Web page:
…And of other fevers
Fever is not an uncommon thing in this part of the world; I mean, malaria is hyper-endemic in the area, typhoid is hyper-endemic in the area, Shigella, hyper-endemic in the area. All of these cause the same symptoms on a normal day, right? And testing for all of those things has shut down at the moment. And so you would like to think that it’s not Ebola, of course, and there’s a heightened fear that it would be — and understandably so. It’s much like we saw with HIV in the early days. Is it better just not to know? Would you sleep better at night if you didn’t know, if you didn’t have the test? So I think you’re facing a lot of that, of just an innate fear of “if it’s positive, what am I going to do?”
His biggest worries
I think really the three probably biggest things that worry me are that, one, we’re focusing too much on treatment centers. Again, going back to kind of the transmission, if we don’t stop the transmission of the virus, we’re never going to have enough beds, or the population is going to be decimated; one or the other is going to happen. So the focus, in my opinion, has to be, number one, epidemiology and stopping the transmission.
The second thing for me would be now that we have had the introduction of these experimental vaccines and treatments, that has created a mindset in the local population that that’s going to be the answer, that there is this cure out there, that we can save ourselves with this cure with this vaccine. The reality is there’s not going to be enough of those treatments, we don’t know exactly how they’re going to affect a larger population once they’re disseminated, and there’s not enough vaccine. And by the time that we made enough, you know, it would be anywhere from six to 12 months from now to make pharmaceutical-grade experimental treatments, and largely we still don’t know what’s going to happen when you put those into human beings. This is kind of an ad hoc clinical trial, if you will. …. It is most certainly not the answer to stopping this current epidemic. Now that may change in the future because of what we see in this epidemic of how well they work, but it’s not what is going to stop this current epidemic.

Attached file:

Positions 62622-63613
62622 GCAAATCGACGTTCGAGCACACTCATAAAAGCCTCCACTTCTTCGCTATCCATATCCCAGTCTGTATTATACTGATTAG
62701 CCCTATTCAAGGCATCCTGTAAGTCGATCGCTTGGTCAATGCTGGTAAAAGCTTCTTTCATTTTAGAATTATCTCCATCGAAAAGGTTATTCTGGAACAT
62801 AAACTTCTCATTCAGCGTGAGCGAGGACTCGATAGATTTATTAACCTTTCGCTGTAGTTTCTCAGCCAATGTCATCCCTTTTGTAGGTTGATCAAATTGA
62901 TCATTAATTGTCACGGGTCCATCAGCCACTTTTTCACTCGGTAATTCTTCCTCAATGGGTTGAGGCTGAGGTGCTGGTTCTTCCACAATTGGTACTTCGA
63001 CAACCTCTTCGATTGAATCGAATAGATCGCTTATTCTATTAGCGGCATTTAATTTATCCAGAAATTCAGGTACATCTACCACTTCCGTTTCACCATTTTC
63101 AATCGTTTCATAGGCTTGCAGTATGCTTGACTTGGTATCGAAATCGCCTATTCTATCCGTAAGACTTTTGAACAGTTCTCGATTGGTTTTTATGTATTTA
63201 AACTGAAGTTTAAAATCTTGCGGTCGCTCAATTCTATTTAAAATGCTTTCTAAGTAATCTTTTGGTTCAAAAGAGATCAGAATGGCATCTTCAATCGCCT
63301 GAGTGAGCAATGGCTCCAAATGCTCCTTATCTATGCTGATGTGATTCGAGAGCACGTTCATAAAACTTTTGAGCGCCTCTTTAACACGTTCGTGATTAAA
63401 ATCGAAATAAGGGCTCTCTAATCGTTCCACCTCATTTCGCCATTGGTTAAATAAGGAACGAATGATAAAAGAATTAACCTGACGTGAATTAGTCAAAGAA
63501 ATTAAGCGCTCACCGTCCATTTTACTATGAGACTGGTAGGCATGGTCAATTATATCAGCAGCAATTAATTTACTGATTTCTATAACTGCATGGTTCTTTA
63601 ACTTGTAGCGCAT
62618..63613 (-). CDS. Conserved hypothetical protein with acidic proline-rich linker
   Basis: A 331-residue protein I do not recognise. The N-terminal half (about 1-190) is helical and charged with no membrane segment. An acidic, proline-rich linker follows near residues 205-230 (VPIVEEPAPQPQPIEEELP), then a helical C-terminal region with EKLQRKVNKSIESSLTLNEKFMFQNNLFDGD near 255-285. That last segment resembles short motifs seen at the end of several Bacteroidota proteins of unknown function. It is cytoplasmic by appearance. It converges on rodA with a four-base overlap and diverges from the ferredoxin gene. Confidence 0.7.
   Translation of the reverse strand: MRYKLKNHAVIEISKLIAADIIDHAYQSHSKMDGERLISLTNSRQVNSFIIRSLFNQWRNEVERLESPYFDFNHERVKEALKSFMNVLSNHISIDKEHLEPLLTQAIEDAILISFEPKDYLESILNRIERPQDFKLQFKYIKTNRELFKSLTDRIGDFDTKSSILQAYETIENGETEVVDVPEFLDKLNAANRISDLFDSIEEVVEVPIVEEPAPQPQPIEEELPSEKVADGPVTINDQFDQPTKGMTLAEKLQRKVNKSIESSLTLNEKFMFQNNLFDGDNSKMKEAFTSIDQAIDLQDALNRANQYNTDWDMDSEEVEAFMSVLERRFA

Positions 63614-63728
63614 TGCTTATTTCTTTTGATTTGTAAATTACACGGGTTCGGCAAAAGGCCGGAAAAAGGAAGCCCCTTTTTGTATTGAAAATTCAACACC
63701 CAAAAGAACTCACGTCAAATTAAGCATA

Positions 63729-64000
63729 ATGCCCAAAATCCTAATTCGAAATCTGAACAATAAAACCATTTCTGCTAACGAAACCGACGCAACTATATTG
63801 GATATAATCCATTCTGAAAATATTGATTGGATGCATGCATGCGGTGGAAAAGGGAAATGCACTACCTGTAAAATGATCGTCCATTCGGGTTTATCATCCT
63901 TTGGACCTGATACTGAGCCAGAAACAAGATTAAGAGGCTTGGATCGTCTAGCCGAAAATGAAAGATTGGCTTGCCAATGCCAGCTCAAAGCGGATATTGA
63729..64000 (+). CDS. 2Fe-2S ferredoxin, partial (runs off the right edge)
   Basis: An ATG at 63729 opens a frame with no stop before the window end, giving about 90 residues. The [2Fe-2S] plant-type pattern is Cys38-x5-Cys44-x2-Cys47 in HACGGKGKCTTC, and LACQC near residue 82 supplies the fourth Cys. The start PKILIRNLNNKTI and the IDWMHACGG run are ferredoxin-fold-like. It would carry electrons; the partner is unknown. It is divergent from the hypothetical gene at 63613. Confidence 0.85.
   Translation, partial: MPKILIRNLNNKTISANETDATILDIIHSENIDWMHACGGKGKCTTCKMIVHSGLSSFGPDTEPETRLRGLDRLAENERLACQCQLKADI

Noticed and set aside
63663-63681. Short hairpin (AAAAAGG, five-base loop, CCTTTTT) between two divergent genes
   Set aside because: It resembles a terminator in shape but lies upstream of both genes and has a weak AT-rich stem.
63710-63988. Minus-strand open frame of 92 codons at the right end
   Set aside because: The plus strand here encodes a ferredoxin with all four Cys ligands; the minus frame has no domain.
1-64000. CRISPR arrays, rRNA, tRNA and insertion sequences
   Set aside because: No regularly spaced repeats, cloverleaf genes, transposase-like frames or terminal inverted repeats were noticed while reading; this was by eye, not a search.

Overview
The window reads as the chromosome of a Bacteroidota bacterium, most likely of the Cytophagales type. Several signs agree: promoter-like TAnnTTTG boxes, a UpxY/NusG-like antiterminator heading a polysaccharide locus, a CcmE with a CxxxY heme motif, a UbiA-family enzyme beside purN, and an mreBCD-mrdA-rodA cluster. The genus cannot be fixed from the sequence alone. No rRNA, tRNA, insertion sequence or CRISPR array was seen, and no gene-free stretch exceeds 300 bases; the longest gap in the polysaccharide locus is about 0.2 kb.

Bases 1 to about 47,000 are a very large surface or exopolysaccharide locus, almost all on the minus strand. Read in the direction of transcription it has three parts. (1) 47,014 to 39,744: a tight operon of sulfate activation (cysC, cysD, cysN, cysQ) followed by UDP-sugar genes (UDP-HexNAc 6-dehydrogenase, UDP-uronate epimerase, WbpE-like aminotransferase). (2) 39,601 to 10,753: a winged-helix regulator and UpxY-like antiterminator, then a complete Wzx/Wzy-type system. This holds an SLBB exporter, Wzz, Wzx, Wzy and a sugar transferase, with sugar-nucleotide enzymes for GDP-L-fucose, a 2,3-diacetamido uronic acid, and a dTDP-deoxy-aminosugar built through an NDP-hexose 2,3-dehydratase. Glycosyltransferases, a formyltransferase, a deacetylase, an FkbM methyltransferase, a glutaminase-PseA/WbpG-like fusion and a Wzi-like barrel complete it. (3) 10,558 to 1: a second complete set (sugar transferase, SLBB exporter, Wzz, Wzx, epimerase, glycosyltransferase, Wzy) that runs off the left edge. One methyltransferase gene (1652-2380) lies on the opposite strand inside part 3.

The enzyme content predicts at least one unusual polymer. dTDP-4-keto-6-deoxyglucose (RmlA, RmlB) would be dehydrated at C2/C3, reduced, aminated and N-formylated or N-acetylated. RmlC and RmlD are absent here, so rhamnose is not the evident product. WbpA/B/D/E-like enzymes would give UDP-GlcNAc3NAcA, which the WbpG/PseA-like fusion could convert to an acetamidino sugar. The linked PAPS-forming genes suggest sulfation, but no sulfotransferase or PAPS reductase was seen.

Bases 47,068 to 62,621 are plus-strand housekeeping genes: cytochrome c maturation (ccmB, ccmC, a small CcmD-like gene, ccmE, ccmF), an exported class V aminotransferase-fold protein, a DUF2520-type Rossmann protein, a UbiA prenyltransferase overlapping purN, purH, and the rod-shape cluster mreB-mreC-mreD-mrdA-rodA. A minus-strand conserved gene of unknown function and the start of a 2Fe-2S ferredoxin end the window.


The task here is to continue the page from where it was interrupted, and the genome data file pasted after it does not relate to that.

And then thirdly, and I really speak to mostly Sierra Leone and my own experience, is when looking at how did it get this out of hand, or how did it grow this much in at least that country, it’s such a combination of factors that unless you’ve either spent time there or are very familiar with the culture and the country, you wouldn’t understand how that happened. If you’re looking at Sierra Leone, for example, there’s essential a two-party system much like we have here in the U.S., and the areas that are the current epicenters of the virus happen to be the opposition party strongholds, especially Kenema. And so early on in the disease, there was both the kind of innate denial of the disease just because people didn’t want to believe that Ebola was there, but there was also use of the disease as kind of political action saying, oh, of course, you’re trying to kill us because we’re the opposition party and this is your way of eliminating your competition very early on. And that was unfortunate because that really retarded a lot of the health process and led to a lot of the misinformation that came out very early on, some of which you still see even today.